My parents were poor. I am poor. My children will be poor.
Generational Poverty means staying impoverished for two or more generations. Poverty is not an incurable disease, yet it is passed down to one generation after another. This is usually called “the Cycle of Poverty,“ where everything begins once again after it is finished, persisting in a whole family’s tree for years.
Table of Contents
- What Causes Generational Poverty?
- How Can We Solve Generational Poverty
- Frequently Asked Questions
- Related Content:
What Causes Generational Poverty?
When nothing changes after many generations—families live in poor conditions, children don’t go to school, adults cannot afford daily expenses—there must be some deep-rooted causes for this problem. Below are the top 3 most critical culprits of Generational Poverty:
1. Lack of Education
As discussed in many of our blogs, education holds a significant power that indicates a household’s well-being and wealth; therefore, lacking appropriate knowledge and skills is the foremost reason why so many families don’t have the caliber to escape impoverishment.
For example, literacy, an extremely essential skill that one should acquire to perform jobs of higher pay, is still absent in many families of remote and challenging regions. According to UNESCO, “about 124 million children today do not go to primary and lower-secondary school. Almost 2 in 5 who do finish primary school have not learned how to read, write or do simple arithmetic.”
2. Lack of Resources
This is an apparent cause of Poverty. When parents lack financial resources, they lose several means to live independently and raise their families. Because parents are the closet role model for youngsters, disadvantageous influences can spread to the children: poor nutritious eating habits, a lack of confidence, and optimism.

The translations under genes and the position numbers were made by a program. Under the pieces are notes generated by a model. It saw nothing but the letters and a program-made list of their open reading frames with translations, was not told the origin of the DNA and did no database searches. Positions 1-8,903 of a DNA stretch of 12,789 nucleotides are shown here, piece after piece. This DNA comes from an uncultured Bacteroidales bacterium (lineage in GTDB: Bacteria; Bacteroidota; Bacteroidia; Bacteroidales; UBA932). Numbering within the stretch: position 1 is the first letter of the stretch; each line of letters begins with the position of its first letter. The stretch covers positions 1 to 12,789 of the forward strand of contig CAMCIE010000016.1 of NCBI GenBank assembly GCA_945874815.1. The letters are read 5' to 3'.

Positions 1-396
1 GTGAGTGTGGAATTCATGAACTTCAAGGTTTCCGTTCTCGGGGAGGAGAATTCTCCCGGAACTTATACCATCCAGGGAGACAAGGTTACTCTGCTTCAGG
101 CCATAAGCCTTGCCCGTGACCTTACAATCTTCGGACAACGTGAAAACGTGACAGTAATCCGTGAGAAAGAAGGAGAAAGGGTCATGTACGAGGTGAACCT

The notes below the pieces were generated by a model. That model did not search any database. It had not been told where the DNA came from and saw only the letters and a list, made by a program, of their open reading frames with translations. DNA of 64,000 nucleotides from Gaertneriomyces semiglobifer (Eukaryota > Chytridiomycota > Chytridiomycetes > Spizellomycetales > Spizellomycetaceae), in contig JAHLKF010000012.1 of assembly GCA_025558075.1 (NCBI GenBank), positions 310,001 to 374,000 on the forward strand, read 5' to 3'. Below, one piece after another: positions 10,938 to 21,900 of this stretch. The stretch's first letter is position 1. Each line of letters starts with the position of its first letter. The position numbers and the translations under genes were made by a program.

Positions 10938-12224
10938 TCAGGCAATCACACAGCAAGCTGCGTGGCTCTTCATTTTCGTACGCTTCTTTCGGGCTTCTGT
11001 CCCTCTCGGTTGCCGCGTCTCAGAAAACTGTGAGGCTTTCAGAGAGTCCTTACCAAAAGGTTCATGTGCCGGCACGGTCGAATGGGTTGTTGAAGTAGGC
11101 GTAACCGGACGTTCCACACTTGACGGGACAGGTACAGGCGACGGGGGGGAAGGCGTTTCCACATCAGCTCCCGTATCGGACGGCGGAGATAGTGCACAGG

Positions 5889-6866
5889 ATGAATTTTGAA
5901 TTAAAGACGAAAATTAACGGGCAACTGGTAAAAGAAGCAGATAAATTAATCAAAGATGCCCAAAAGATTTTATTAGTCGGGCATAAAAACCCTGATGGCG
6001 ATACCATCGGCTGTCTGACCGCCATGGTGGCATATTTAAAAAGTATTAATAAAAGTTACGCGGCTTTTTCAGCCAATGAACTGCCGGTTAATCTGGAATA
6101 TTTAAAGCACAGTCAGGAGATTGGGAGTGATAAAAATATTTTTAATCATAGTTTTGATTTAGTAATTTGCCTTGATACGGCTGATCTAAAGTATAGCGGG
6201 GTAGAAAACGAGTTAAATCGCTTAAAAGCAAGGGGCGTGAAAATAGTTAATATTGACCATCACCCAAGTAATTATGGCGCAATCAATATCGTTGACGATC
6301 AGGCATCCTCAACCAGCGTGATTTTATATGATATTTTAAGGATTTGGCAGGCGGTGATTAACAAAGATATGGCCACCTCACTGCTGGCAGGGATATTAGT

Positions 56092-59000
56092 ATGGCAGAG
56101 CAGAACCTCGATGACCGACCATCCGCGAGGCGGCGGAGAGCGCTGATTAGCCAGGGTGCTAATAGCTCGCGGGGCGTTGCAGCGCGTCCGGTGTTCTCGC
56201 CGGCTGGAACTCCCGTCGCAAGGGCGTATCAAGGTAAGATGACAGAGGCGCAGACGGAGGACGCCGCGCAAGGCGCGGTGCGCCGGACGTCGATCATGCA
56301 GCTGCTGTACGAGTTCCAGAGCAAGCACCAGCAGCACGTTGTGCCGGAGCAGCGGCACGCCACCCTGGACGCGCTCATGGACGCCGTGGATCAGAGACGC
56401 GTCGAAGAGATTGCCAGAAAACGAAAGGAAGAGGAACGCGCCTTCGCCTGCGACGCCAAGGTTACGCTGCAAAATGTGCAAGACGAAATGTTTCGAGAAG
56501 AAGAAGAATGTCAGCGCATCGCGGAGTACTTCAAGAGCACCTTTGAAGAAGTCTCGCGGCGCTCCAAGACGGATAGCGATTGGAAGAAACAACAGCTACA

This behavior is also a part of “the scarcity mindset”—a mental shift due to the perception of scarce resources—which traps people in a cycle of insecure thinking and struggle to obtain short-term goals.
The shortfall of available resources might come from the surrounding environment. Families living in underserved areas might face difficulties that inhibit their source of generating income.
3. Lack of Determination
Whereas the last two factors are external reasons, this last point refers to an internal trait determining why Poverty persists for generations. Individuals experiencing Generational Poverty are generally devoid of determination and possess a quite pessimistic and passive mindset in fighting Poverty.
“Destiny is what every human being creates for oneself. Fate is when you fail to create your own destiny.”Jaggi Vasudev
Being poor doesn’t equate to being unintelligent. In a hazardous situation, a person’s resilience to strive for the better – better income, better living conditions, better health – is challenged. Each individual is responsible for their life and how they want to live; therefore, if a family continues to live in Poverty, members of the house might choose not to work harder.
Nevertheless, people’s mindsets may be pushed into a state of hopelessness and devastation because of stress and external factors. A researcher conducted in 2017 proved that Poverty could impede cognitive function: concerns over Poverty and finance reduce mental sources, leading to a manifestation of counterproductive behaviors such as less efficient employees, insensitive parents, and poor financial management.
How Can We Solve Generational Poverty
In Project Sprouts’ Blogs, we have emphasized that “Education can change people’s lives many times.” Education can spark changes and help individuals find hope and meaning to escape extreme poverty.
With regard to growing in determination, it is crucial to remind oneself of their aspiration and long-term commitment to fighting against Generational Poverty.
Many examples of scholarship-winning students come from highly impoverished and uneducated families. They are real-life demonstrations of overcoming obstacles to gain a brighter future.
Tran Thi Dieu Lien is a Vietnamese student who proudly won the scholarship of 320.000 USD for her 4-year studying at Harvard University. Despite being the daughter of a poor janitor and an advertisement billboard marker, Dieu Lien has diligently studied hard to reach her aim.